The two major types of possession of drug charges are actual possession and constructive possession. An actual possession charge is when illegal drug is found on the offender. With constructive possession, the illegal drug might not be on the offender but in a place where they have control over, for example, a locker or vehicle- even if the drug wasn’t found on you, you can still be charged for possession.
What is considered as Intent to distribute?
Possession of drugs with the intent to distribute can also be referred to as the intent to sell. This makes the second element of a drug crime. This simply means that the offender does not only possess the drugs but also has an intent to sell to other people. This is a very big criminal offense in Louisiana and you can do better for yourself by getting a criminal defense attorney in Baton Rouge to defend your case.
Possession of drugs with the intent to distribute is usually proven by circumstantial evidence. Circumstantial evidence to prove that a person possesses illegal drugs with the intent to sell is the quantity of the drug. If the quantity of drugs found in a person’s custody is way beyond what can pass for personal use, such a person can be charged with possession with the intent to distribute. Drug paraphernalia used for packaging, weighing, and distribution of a drug can also be another circumstantial evidence. Direct evidence can be gotten if the offender sells directly to a police officer or as evidence from the buyers.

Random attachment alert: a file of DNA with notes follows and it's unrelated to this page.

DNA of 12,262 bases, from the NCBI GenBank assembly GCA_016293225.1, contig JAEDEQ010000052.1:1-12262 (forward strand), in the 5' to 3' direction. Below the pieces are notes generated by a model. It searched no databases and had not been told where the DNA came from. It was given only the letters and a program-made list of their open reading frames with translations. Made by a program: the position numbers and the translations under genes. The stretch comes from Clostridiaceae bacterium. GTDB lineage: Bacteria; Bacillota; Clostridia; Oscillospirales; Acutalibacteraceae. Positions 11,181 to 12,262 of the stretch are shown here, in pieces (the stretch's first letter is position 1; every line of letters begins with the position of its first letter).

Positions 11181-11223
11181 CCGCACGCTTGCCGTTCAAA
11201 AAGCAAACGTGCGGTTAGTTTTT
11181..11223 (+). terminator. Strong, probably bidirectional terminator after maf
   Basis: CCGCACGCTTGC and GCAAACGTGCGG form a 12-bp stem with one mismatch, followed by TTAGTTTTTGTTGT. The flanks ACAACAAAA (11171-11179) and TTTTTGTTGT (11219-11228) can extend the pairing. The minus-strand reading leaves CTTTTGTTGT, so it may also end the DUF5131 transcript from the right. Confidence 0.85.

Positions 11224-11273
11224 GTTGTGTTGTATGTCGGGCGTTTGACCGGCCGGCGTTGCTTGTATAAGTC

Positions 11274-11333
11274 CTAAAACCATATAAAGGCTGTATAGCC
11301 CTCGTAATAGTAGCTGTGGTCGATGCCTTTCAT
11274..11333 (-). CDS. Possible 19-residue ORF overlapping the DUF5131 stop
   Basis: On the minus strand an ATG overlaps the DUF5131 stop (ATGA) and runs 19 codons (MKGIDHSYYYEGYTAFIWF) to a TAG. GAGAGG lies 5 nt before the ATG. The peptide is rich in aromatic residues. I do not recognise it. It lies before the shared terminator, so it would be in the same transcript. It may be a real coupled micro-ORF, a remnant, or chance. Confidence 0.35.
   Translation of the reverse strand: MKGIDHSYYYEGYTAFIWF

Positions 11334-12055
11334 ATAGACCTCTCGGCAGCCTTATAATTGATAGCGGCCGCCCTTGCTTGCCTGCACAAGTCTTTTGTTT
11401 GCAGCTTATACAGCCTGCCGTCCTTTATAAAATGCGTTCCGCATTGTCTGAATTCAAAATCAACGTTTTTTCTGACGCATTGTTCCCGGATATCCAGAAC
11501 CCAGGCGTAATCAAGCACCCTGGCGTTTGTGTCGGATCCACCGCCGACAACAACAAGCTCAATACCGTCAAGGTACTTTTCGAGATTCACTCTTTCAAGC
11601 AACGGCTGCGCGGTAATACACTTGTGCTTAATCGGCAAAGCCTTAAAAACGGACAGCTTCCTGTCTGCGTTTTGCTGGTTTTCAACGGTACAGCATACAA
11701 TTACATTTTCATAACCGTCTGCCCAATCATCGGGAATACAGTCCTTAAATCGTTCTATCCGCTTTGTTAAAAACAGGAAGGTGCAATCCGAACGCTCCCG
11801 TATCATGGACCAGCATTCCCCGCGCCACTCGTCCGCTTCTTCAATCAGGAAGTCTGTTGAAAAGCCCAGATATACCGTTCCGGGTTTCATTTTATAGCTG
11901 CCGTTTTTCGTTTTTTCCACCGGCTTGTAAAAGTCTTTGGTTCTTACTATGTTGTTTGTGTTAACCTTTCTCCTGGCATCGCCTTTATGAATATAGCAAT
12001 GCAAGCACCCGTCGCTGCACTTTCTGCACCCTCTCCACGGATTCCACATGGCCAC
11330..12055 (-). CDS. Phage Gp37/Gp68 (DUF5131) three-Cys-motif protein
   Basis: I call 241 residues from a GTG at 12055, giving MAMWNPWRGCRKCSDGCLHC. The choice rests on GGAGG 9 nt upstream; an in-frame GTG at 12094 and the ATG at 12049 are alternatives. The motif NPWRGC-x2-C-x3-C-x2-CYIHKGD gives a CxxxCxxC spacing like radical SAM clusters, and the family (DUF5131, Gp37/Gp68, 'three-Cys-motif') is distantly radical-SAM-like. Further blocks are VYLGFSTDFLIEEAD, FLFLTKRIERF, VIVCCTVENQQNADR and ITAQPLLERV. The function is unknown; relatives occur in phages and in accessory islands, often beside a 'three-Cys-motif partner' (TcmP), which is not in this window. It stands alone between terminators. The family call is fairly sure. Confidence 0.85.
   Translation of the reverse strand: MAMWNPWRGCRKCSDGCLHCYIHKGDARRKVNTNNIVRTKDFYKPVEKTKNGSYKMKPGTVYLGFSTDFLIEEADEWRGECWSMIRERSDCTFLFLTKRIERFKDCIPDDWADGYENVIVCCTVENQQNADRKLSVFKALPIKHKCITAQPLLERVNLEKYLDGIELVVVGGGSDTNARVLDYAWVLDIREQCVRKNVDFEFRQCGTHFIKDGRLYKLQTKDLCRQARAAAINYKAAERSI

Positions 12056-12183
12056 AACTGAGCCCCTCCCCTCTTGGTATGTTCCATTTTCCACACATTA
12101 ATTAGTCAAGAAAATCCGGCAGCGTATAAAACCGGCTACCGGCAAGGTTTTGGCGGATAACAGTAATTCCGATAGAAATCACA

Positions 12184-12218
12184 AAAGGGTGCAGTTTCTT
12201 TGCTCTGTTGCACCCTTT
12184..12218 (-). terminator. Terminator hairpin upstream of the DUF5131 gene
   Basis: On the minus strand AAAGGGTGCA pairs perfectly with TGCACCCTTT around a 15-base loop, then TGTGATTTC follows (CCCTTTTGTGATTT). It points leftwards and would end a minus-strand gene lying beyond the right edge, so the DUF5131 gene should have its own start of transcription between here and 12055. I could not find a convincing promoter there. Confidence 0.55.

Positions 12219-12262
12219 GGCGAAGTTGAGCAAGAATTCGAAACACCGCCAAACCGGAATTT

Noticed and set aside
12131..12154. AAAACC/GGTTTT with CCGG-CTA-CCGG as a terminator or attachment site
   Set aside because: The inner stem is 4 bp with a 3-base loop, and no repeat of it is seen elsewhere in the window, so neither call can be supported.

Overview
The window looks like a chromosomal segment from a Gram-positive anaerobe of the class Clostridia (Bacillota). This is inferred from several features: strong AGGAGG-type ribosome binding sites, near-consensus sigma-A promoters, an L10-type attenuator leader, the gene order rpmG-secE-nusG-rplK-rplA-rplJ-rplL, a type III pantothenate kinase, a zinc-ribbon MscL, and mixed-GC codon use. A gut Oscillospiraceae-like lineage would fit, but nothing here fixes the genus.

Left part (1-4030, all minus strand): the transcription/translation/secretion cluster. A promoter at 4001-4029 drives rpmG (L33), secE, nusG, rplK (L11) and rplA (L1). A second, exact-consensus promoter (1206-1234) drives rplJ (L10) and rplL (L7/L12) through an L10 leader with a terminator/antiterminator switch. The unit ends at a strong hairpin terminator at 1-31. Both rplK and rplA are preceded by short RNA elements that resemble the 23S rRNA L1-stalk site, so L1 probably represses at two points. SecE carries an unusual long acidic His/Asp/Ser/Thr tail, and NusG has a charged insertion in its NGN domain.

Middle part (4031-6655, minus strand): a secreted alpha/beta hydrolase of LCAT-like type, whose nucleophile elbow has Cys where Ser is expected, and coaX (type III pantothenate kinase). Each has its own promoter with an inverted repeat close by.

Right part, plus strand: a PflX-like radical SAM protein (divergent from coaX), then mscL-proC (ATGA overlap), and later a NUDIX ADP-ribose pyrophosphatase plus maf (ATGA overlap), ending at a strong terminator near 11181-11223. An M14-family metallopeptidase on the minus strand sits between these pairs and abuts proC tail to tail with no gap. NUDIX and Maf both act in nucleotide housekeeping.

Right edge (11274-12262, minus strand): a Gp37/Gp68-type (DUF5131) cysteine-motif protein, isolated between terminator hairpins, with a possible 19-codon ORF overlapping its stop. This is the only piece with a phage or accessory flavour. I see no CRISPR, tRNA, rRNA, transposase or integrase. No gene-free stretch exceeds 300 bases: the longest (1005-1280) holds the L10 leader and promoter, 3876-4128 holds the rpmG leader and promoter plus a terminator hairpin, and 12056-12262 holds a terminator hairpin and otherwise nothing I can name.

It is not necessary that a person has sold anything before they can be charged with the intent to distribute. The fact that they have a large amount that is beyond personal use and they are planning to sell or distribute to others even if they are doing it for free. As long as it can be proven that your mental attention was directed towards selling illegal drugs.
What is considered as drug distribution?